Virtual reality (VR) technology enables scientists to create 3D models of an object and then virtually go “inside” to look around to better understand its structure and function.
This is what researchers at the Department of Energy’s (DOE’s) Oak Ridge National Laboratory (ORNL) did to study the SARS-CoV-2 virus that caused the COVID-19 pandemic. The team used neutrons and X-rays to map part of the internal structure of the coronavirus to create an accurate 3D model. Specifically, the scientists mapped the main protease (Mpro), an enzyme involved in the virus replication, to which they had added a preliminary small molecule discovered using high-speed computer screening.
Using VR to look at the enzyme model, the scientists virtually constructed different small molecules by modifying their structures to see if any newly designed compounds could fit, or bind, to a key site on the Mpro enzyme surface. A strong enough binding could inhibit, or block, the enzyme from functioning, which is vital to stopping the virus from multiplying in patients with COVID-19.
To determine the effects of specific chemical modifications on how tightly the 19 inhibitor candidates bind to the Mpro enzyme, the team synthesized each inhibitor molecule and measured their binding strengths. The stronger the binding, the more effectively the inhibitor would block the enzyme from functioning and the virus from replicating.
One of the test inhibitors, labeled HL-3-68, demonstrated a superior ability to bind to and inhibit the function of Mpro compared to others that were tested. Details of the study, titled “Structural, electronic and electrostatic determinants for inhibitor binding to subsites S1 and S2 in SARS-CoV-2 main protease,” are published in the Journal of Medicinal Chemistry.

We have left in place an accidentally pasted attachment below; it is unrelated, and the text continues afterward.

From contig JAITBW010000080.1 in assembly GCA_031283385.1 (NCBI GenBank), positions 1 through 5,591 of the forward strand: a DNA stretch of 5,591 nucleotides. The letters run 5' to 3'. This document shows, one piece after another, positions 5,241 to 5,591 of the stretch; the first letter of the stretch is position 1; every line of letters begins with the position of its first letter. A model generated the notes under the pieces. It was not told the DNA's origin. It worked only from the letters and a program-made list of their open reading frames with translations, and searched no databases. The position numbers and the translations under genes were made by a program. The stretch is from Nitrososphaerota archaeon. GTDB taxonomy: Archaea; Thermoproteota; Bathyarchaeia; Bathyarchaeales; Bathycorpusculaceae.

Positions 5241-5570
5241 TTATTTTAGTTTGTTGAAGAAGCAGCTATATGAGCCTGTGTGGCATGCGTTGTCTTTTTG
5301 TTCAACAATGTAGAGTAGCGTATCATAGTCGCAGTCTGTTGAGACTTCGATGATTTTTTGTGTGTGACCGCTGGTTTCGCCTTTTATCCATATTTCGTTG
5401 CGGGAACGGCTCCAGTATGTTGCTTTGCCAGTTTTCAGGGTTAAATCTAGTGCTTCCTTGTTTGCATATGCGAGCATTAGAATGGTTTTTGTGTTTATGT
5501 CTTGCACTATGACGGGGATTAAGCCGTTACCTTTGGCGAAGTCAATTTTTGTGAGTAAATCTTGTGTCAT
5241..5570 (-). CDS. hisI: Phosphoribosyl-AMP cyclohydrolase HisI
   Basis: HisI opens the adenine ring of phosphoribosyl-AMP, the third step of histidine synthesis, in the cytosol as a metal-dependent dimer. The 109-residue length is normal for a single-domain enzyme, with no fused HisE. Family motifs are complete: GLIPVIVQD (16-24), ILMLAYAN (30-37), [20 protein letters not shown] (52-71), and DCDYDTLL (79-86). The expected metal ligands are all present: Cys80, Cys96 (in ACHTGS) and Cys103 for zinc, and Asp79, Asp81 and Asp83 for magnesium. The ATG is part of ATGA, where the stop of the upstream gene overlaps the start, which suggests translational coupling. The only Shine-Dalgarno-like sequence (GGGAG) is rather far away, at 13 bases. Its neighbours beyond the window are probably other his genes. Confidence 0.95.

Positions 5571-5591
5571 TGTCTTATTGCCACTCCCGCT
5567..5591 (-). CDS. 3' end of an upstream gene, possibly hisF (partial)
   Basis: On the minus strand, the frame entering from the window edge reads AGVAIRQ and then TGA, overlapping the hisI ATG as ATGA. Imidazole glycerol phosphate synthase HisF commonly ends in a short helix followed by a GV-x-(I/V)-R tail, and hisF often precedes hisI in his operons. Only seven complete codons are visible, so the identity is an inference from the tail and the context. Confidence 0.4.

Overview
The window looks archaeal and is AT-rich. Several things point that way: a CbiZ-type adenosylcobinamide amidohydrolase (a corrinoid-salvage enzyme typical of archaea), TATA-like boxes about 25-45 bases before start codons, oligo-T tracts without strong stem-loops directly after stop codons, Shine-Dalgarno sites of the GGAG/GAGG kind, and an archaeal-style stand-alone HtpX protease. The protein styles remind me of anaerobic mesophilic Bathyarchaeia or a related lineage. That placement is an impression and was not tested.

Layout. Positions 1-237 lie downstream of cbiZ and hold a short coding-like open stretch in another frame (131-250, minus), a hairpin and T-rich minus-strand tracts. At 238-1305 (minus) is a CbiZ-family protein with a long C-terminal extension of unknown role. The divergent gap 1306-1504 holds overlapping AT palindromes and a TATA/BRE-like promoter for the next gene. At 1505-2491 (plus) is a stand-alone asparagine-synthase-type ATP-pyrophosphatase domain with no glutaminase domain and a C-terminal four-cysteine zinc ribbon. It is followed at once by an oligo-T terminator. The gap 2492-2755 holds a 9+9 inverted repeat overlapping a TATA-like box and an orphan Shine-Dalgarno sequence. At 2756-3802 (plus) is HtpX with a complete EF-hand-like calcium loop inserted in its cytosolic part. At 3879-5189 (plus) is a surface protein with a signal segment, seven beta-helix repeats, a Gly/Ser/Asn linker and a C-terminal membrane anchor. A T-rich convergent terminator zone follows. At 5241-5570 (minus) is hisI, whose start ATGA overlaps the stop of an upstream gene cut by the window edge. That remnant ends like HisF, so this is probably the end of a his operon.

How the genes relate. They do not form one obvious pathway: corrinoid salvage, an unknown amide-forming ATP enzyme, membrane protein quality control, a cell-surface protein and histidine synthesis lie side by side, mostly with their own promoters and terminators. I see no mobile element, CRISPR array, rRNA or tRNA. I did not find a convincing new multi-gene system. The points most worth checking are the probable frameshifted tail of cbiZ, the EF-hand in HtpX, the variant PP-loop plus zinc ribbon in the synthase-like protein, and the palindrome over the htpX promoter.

“Our study was designed to better understand how molecules bind at the active site of the Mpro enzyme, which plays a key role in SARS-CoV-2 replication,” said lead author Daniel Kneller. “In the process of testing the molecules we designed, we discovered one containing a single extra chlorine atom that showed a greater ability to inhibit Mpro. This novel chemical structure is different than what has been previously studied by the global community and could open new avenues of research with exciting possibilities for combating SARS-CoV-2.”
The active site on the Mpro enzyme is common to other types of coronaviruses and doesn’t appear to easily mutate—presenting an opportunity to possibly design an antiviral treatment that works against multiple SARS-CoV-2 variants and other coronaviruses.
Equally important is that the active site is different from those known in human enzymes, which would minimize the potential for unintended binding that could lead to side effects in patients.
The X-ray measurements and production of the Mpro enzyme samples were performed by the Center for Structural and Molecular Biology using facilities at ORNL’s Spallation Neutron Source (SNS) and resources at the High Flux Isotope Reactor (HFIR). The inhibitor candidates were synthesized by co-authors Hui Li and Peter Bonnesen of the Macromolecular Nanomaterials group at the Center for Nanophase Materials Sciences (CNMS).